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visual communication practice



Description of idea

Describe your idea and concept of your work in relation to the festival outlines:

I began my research inspired by "Our Daily Bread" and its ability to offer a perspective which does not force a negative or positive perspective on the audience. I soon realized that the first step to democracy is an informed decision and I felt that those that are the least informed are the ones over powered by the advertisements, packaging and the carefully designed experience of the modern supermarket in western culture.

The alternatives are available to us western society but for most of us that participate in the consumption of this regulated food industry, our decisions can be dictated by our daily routine and habitual behaviours. As Sally Miller(2008) explains in "Edible Action - From Voices to Power", that the challenge is how to recognise and persuade behaviour toward these alternatives. I believe this persuasion comes from intervening into the daily habit of those that use the convenience of supermarkets in order to encourage a change in behaviour and direction.

Within the walls of a supermarket there are thousands and thousands of decisions to be made. It is from our experiences which guides those individual decisions. In many ways those experiences are cultural and social but they are also guided by the design powers of packaging, advertising and interior layouts. I observed that (for most people) there is a disconnection between the individual choices we make and the collective sum of what those decisions add up to. In other words, we as consumers are great at making individual choices because we have experiences like packaging to guide us, but we often don't realise our own consumer habits because there is nothing to help us to reflect upon our own behaviour.

The concept I propose is how these individual choices can be combined to visually communicate a person’s consumer behaviour. Thus allowing the consumer to reflect upon their own behaviour in order to encourage them to change it.

I took inspiration from Kenya Hara around the concepts of 're-design'. I decided to approach an object in our supermarket routine that is "so overly familiar to us that we can no longer see it" Hara(2007). My piece of visual communication is focused on re-interpreting the supermarket receipt to bring together those individual decisions and offer an immediate and personal representation of our consumer behaviour with the use of information graphics.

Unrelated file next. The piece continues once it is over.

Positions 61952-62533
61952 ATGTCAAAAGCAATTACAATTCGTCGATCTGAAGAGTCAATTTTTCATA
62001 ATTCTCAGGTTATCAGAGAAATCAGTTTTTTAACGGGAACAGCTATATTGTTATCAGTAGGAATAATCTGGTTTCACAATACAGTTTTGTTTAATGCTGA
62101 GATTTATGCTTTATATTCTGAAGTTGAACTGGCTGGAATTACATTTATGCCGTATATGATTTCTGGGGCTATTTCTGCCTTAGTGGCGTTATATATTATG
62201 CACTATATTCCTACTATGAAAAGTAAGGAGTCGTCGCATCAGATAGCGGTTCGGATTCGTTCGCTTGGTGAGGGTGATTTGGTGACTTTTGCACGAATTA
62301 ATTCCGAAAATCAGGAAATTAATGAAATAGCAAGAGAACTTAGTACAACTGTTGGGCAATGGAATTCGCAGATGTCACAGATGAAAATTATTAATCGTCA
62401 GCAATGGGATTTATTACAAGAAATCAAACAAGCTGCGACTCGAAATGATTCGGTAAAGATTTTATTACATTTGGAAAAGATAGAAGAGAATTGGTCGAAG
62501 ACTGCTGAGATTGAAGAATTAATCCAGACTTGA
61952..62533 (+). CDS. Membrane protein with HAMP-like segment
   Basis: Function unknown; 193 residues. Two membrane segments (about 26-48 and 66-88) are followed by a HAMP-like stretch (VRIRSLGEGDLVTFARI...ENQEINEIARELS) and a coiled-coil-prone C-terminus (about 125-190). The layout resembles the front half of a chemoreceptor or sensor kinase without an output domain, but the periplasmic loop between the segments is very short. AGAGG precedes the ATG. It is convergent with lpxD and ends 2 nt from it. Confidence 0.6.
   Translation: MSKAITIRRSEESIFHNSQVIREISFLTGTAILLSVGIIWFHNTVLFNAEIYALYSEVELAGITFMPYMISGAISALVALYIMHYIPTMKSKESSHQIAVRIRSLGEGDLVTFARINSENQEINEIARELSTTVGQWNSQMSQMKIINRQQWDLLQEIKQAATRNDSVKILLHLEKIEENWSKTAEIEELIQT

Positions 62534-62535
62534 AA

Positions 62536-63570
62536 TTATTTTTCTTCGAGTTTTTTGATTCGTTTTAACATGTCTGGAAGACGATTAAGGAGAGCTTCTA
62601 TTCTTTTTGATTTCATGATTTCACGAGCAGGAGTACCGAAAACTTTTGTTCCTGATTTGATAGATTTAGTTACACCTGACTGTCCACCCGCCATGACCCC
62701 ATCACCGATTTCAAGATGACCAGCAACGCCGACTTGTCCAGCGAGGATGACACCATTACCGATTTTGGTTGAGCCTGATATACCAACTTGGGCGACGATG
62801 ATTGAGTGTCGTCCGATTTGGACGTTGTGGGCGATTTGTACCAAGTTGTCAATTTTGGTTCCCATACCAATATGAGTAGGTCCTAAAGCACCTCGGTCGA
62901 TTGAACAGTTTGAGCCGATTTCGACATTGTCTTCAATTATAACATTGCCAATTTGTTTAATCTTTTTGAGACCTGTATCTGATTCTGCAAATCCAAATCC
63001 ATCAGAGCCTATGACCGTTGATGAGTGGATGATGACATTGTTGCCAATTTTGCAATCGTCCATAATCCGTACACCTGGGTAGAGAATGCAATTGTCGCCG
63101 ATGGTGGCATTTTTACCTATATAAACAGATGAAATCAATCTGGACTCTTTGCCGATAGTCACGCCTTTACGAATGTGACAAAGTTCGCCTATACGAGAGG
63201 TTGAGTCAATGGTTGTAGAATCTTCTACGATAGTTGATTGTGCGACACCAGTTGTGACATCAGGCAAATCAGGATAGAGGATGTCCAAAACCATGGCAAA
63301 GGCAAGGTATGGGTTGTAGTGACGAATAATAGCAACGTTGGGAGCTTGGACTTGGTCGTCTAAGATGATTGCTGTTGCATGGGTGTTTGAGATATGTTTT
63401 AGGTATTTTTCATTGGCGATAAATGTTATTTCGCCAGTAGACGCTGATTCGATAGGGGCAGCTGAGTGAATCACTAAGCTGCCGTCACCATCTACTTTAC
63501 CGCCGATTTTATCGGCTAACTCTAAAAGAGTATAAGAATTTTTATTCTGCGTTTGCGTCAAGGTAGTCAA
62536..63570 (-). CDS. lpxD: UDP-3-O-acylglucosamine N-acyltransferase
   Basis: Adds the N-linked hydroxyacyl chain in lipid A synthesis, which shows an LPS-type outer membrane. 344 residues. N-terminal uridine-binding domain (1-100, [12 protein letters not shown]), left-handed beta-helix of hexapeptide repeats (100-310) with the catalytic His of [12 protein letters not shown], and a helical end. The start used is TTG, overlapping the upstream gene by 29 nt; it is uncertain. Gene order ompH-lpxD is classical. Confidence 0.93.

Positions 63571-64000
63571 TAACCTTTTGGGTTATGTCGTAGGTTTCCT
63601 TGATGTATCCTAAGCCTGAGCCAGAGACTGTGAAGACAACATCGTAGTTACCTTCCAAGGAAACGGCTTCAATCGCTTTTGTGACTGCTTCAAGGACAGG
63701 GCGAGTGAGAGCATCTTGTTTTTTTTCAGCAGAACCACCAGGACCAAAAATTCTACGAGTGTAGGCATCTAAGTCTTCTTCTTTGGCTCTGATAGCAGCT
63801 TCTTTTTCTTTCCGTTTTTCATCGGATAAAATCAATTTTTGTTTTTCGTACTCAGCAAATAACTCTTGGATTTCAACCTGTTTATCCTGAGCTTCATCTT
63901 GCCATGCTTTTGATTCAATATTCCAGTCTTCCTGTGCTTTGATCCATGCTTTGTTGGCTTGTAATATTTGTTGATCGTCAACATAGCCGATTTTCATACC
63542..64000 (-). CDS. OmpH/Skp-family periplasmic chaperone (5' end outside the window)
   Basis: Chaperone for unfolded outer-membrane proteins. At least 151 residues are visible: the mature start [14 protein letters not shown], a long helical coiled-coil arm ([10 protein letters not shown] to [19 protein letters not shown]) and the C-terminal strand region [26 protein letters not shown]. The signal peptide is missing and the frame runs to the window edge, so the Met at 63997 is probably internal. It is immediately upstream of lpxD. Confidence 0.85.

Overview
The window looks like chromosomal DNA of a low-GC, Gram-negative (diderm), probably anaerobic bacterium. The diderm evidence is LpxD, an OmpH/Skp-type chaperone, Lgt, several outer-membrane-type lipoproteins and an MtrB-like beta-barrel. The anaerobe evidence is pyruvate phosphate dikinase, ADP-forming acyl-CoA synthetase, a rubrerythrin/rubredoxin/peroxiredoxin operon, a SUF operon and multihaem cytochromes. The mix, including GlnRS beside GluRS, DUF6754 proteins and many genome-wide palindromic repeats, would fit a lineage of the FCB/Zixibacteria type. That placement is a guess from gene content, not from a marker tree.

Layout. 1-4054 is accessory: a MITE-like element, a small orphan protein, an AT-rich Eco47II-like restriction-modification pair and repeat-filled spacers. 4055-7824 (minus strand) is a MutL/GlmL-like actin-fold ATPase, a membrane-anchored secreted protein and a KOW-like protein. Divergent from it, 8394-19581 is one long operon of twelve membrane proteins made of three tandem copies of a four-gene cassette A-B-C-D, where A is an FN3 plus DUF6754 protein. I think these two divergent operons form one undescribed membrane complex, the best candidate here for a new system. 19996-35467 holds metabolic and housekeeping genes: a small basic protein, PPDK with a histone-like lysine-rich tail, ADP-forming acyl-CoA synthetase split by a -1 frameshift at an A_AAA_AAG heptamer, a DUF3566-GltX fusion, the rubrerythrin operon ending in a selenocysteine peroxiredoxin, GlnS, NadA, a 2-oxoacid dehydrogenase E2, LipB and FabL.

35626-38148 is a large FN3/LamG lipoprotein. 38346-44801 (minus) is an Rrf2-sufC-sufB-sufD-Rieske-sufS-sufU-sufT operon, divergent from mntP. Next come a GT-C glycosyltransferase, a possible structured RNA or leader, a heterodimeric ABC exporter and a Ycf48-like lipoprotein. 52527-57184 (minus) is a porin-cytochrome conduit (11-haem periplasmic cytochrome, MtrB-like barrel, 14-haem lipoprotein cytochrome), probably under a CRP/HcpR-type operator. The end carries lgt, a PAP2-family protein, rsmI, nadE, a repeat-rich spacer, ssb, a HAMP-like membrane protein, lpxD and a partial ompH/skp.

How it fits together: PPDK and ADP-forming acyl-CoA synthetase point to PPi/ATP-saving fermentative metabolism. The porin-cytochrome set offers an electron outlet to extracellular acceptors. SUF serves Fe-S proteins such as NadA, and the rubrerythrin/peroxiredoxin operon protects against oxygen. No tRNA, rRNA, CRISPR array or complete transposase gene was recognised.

By arming people with the information about their own consumer behaviour, we can encourage a change in the routine that dictates their decisions.

What kind of communication approach do you use?

My approach to communication is a conceptual one. I look to define the problem and this definition creates the framework for approach.
Our university tries to teach us that we shouldn't have a particular style but we should try to be flexible enough to approach any problem. I do my best to maintain this approach.

What are in your opinion concrete benefits to the society because of your communication?

In my opinion, society can benefit from my communication because it will be a more informed one. Like "Our Daily Bread", my design aims to reveal information about our daily lives so that an individual can make a more informed decision about their own behaviour and choices they make as a consumer in this food industry.

What did you personally learn from creating your submitted work?

I have learnt that as a designer you should not tell people what to do or how to think. It is not my place to force my views and ideals onto others.
I have also gained (through research) a greater understanding of the food industry. I no longer see myself as a passive consumer but as an active voter in the democracy of food.

Why is your work, GOOD communication WORK?

I believe my work is good communication because of the medium I chose to use. By using the supermarket receipt I feel I have directly targeted the intended market and exposed an opportunity to intervene our daily routine. The visuals I have designed are bold and can gain the attention of the audience as well as having a subversive nature in order to interrupt our daily routine and perceptions.

Where and how do you intent do implement your work?

It is my intention to implement this concept and visuals in small to medium sized supermarkets.

Did your intervention had an effect on other Media. If yes, describe the effect? (Has other media reported on it- how? Were you able to change other media with your work- how?)